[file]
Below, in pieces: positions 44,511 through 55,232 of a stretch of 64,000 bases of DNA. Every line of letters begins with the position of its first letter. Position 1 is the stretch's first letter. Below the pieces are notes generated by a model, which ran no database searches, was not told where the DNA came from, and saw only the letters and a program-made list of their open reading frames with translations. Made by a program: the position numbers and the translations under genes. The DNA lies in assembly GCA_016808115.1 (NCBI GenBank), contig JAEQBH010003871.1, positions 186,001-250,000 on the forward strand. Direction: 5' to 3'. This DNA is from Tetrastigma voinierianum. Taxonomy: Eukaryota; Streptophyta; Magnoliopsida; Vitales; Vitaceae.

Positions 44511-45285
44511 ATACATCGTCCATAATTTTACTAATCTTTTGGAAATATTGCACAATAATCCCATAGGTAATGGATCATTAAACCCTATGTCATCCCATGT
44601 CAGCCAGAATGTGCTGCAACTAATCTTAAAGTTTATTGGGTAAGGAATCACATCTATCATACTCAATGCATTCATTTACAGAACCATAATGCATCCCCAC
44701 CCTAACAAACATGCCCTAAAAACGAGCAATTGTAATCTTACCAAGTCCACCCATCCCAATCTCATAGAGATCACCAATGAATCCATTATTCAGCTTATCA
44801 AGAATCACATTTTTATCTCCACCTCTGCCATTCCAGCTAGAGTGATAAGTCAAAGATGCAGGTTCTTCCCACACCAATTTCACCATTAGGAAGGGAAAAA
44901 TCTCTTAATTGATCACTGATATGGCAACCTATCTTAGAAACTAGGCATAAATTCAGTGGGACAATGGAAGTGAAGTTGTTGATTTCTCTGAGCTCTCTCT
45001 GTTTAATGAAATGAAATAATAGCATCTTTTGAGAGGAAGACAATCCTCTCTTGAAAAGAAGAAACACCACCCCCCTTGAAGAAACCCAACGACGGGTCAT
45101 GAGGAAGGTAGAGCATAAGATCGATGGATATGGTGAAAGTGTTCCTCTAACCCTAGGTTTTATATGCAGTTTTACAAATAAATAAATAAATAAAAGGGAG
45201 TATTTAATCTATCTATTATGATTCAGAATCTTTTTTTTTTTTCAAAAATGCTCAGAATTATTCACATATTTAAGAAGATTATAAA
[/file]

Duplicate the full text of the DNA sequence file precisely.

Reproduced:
Below, in pieces: positions 44,511 through 55,232 of a stretch of 64,000 bases of DNA. Every line of letters begins with the position of its first letter. Position 1 is the stretch's first letter. Below the pieces are notes generated by a model, which ran no database searches, was not told where the DNA came from, and saw only the letters and a program-made list of their open reading frames with translations. Made by a program: the position numbers and the translations under genes. The DNA lies in assembly GCA_016808115.1 (NCBI GenBank), contig JAEQBH010003871.1, positions 186,001-250,000 on the forward strand. Direction: 5' to 3'. This DNA is from Tetrastigma voinierianum. Taxonomy: Eukaryota; Streptophyta; Magnoliopsida; Vitales; Vitaceae.

Positions 44511-45285
44511 ATACATCGTCCATAATTTTACTAATCTTTTGGAAATATTGCACAATAATCCCATAGGTAATGGATCATTAAACCCTATGTCATCCCATGT
44601 CAGCCAGAATGTGCTGCAACTAATCTTAAAGTTTATTGGGTAAGGAATCACATCTATCATACTCAATGCATTCATTTACAGAACCATAATGCATCCCCAC
44701 CCTAACAAACATGCCCTAAAAACGAGCAATTGTAATCTTACCAAGTCCACCCATCCCAATCTCATAGAGATCACCAATGAATCCATTATTCAGCTTATCA
44801 AGAATCACATTTTTATCTCCACCTCTGCCATTCCAGCTAGAGTGATAAGTCAAAGATGCAGGTTCTTCCCACACCAATTTCACCATTAGGAAGGGAAAAA
44901 TCTCTTAATTGATCACTGATATGGCAACCTATCTTAGAAACTAGGCATAAATTCAGTGGGACAATGGAAGTGAAGTTGTTGATTTCTCTGAGCTCTCTCT
45001 GTTTAATGAAATGAAATAATAGCATCTTTTGAGAGGAAGACAATCCTCTCTTGAAAAGAAGAAACACCACCCCCCTTGAAGAAACCCAACGACGGGTCAT
45101 GAGGAAGGTAGAGCATAAGATCGATGGATATGGTGAAAGTGTTCCTCTAACCCTAGGTTTTATATGCAGTTTTACAAATAAATAAATAAATAAAAGGGAG
45201 TATTTAATCTATCTATTATGATTCAGAATCTTTTTTTTTTTTCAAAAATGCTCAGAATTATTCACATATTTAAGAAGATTATAAA